Read a letter from Mr. Jennings, Secretary of the province of Maryland, to the Board, dated at Annapolis, June 12th, 1744, enclosing a list of persons naturalized in that province, from the 1st of June, 1743, to the 1st of June, 1744.
Read Mr. Attorney and Solicitor General's report upon several papers, referred to them by order of this Board, of the 10th inst., for their opinion, what the legislature of Pennsylvania are obliged to do, and by what means they may be obliged to provide for their security against a foreign enemy.
The Board resumed the consideration of the state of the trade to Africa, etc., referred to them by his Grace the Duke of Newcastle's letter of the 24th of May last, enclosing copy of an address of the House of Commons to his Majesty, read the 30th of the same month, and made some progress therein.
Read a letter from Mr. Whitaker, Chief Justice of South
Carolina, to the Board, dated there the 25th of June, 1744,
transmitting the copy of an Act, lately passed in that province,
to remedy some defects in his Majesty's Rent Roll, etc., together
with the several following papers, relating to that subject, viz.:—
1. Henry McCulloch, Esquire, Commissioner of his Majesty's Quit Rents, etc., his first letter to Mr. Whitaker, Chief Justice of South Carolina, dated 20th January, 1742–3.
2. Mr. Whitaker's answer to Mr. McCulloch's first letter. This dated 21st January, 1742–3.
3. Copy of Mr. McCulloch's letter to Mr. Whitaker, 23rd January, 1742–3.
4. Substance of a letter wrote by Mr. Whitaker, Chief Justice of South Carolina, in answer to Mr. McCulloch's letter of the 23rd January, 1742–3.
5. Proceedings in the Assembly on the memorial of Henry McCulloch, Esquire, laid before the Lieutenant Governor, and by the Lieutenant Governor sent to the Assembly, and upon Mr. McCulloch's letter to Mr. Whitaker, Speaker of the Assembly, and by him communicated to the House.
6. The report of the Committee of the Assembly, appointed to consider of the most effectual measures to bring white persons into this province to increase our strength; to whom Mr. McCulloch's letter to the Speaker was referred.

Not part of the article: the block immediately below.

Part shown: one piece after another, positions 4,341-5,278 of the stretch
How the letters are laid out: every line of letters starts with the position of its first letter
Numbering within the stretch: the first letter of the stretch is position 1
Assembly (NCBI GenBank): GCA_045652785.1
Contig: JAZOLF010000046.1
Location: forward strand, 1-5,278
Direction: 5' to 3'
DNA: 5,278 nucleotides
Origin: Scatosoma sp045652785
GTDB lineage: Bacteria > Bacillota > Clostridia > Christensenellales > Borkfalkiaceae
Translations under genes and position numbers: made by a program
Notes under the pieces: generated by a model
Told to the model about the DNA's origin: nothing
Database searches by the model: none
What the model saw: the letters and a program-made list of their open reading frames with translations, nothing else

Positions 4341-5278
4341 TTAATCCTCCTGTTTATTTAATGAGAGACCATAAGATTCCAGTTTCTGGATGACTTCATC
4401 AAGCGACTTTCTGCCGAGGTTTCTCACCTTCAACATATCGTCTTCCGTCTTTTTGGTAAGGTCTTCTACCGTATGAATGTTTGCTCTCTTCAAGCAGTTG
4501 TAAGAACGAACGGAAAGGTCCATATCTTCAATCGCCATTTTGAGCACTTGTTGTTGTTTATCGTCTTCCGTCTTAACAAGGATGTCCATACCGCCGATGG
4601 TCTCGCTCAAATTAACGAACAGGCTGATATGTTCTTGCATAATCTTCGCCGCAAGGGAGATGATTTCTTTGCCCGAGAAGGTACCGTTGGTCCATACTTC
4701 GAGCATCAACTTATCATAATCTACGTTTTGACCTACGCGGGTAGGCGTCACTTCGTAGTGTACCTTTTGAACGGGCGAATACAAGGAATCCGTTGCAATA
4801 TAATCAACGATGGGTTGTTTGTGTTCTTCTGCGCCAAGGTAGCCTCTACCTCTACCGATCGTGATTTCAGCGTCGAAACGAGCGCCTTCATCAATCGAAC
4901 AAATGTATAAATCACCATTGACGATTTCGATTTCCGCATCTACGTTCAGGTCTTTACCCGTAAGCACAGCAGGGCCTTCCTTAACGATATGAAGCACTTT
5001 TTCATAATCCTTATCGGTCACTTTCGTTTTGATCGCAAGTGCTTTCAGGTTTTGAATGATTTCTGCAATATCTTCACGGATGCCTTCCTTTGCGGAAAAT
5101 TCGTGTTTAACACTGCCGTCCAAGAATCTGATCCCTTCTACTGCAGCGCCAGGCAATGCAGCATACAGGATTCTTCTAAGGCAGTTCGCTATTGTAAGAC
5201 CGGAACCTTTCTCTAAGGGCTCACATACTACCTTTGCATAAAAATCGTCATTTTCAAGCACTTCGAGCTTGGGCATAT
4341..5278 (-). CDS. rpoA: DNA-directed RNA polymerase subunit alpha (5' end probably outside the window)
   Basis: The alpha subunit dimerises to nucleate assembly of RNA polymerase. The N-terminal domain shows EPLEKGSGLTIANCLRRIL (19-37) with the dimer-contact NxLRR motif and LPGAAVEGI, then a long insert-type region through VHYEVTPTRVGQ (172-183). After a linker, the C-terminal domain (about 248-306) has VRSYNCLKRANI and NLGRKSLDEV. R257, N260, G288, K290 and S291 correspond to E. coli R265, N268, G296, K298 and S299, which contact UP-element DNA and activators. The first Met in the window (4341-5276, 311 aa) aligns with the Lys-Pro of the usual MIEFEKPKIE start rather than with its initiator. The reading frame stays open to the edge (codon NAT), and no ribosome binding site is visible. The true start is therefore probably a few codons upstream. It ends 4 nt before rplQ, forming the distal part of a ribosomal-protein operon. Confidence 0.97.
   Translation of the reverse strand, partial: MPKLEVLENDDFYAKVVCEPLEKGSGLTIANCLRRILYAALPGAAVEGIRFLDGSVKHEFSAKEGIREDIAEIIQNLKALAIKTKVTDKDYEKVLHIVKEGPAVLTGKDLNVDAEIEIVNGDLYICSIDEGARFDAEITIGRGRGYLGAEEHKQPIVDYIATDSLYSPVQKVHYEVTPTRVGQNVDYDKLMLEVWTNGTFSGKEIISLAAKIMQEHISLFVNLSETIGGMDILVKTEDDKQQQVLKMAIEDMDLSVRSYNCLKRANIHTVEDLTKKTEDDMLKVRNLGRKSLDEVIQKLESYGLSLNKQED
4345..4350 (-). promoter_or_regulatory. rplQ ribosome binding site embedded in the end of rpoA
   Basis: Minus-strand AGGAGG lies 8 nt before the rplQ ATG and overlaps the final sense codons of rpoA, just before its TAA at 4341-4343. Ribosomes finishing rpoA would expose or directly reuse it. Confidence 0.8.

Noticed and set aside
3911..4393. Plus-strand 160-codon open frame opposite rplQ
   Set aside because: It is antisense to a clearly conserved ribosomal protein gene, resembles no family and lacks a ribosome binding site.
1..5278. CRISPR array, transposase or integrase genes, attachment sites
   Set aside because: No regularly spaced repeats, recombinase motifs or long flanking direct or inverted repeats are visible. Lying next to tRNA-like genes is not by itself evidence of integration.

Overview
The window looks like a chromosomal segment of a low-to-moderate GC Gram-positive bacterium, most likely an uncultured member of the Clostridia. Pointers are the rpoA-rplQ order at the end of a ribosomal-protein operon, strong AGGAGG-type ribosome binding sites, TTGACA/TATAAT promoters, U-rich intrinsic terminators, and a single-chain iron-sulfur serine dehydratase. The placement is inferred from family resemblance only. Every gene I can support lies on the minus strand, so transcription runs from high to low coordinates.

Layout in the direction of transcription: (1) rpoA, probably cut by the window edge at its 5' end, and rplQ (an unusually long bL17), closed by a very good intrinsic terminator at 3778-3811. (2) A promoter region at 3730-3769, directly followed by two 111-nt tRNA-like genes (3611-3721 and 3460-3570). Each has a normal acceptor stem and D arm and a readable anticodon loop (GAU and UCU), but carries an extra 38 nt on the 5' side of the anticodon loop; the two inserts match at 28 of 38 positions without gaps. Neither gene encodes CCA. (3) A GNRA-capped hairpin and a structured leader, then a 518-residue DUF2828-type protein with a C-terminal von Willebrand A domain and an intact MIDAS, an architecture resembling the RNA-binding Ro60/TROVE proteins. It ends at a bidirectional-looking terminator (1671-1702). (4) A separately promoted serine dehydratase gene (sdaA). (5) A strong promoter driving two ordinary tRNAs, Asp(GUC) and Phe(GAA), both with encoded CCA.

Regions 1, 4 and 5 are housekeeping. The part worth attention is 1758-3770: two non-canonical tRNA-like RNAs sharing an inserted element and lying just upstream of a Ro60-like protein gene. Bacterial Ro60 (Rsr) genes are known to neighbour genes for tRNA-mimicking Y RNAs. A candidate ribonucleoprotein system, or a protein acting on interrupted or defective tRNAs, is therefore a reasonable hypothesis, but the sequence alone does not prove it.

A. Mr. Champneys, Deputy Secretary, his letter to Mr. Whitaker, 30th May, 1744.
B. Copy of Governor Johnson's proclamation, dated 4th November, 1731.
B.B. The usual from of a grant of his Majesty's lands in South Carolina.
C. The Receiver General's letter, dated Charles Town, 13th June, 1744.
Copy of An Act to remedy some defects in his Majesty's Rent Roll, etc.
Observations on An Act to remedy some defects in his Majesty's Rent Roll, etc.
Archdale's Act, March, 1695–6, with some queries upon it.
The Board had again under consideration the two Acts, passed in the province of the Massachusetts Bay (mentioned in the minutes of the 18th inst.), and after some progress made therein, ordered the Secretary to write to Mr. Fane, to reconsider the first of the said Acts, entituled, An Act for the more effectual guarding and securing our sea coasts, and for the encouragement of seamen to enlist themselves in the Province Snow, or such vessels of war, as shall be commissioned and fitted out by this or other of his Majesty's governments during this present war with France; and to compare the same with the several Acts of Parliament passed here, since the commencement of the war with Spain and France, for the better encouragement of seamen in his Majesty's service, and likewise with his Majesty's declaration and proclamation for the distribution of prizes, and to inform the Board, if the said Province Snow, etc., are to be deemed ships of war or privateers, and whether they are entituled to the bounties given by the said British Acts.